Which Joe gave his name to ‘sloppy joes’? We look at five interesting sandwiches and their lexical origins.
- archaic term for enema
- ‘Since at least the days of Hippocratic hygiene, and until at least the mid nineteenth century, the Western medical profession urged the regular prophylactic use of emetics and clysters.’
- ‘The remedies which they use are large clysters, whereby they void store of windiness.’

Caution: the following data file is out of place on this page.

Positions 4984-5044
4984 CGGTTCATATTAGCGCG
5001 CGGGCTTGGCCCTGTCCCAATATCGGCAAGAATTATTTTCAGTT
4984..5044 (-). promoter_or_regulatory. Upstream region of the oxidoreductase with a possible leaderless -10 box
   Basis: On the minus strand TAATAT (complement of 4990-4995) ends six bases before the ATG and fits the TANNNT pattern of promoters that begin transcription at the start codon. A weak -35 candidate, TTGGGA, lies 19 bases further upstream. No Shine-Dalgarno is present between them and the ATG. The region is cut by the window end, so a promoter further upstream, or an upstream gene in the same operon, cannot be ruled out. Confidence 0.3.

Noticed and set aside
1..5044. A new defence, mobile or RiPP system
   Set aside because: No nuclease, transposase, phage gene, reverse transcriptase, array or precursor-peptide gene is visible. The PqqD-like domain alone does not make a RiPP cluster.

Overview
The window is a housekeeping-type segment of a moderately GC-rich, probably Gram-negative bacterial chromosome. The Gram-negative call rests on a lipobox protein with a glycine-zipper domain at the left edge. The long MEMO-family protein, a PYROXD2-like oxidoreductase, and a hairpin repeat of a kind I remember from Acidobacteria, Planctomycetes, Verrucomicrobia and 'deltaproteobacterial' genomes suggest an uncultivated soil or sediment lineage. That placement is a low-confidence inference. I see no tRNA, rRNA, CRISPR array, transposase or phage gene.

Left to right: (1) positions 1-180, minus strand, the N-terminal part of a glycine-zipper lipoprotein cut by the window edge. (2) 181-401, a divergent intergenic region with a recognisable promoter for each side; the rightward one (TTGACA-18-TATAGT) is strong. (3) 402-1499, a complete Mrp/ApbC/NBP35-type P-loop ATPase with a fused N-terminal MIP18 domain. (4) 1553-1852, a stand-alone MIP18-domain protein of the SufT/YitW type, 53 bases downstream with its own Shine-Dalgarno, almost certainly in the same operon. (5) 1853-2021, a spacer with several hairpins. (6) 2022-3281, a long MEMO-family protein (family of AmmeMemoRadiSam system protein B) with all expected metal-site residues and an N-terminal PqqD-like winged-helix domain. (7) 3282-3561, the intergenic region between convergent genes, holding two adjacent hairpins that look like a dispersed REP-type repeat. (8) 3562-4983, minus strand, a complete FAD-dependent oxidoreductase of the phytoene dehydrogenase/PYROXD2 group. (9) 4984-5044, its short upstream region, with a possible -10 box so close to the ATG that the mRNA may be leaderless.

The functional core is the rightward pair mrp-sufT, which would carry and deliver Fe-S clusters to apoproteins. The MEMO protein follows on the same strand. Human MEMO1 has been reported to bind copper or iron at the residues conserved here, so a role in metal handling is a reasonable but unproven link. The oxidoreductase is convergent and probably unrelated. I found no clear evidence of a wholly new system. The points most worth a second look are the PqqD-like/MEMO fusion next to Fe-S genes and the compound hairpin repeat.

Late Middle English: from Old French clystere or Latin clyster, from Greek klustēr syringe, from kluzein wash out.
We take a look at several popular, though confusing, punctuation marks.
From Afghanistan to Zimbabwe, discover surprising and intriguing language facts from around the globe.
The definitions of ‘buddy’ and ‘bro’ in the OED have recently been revised. We explore their history and increase in popularity.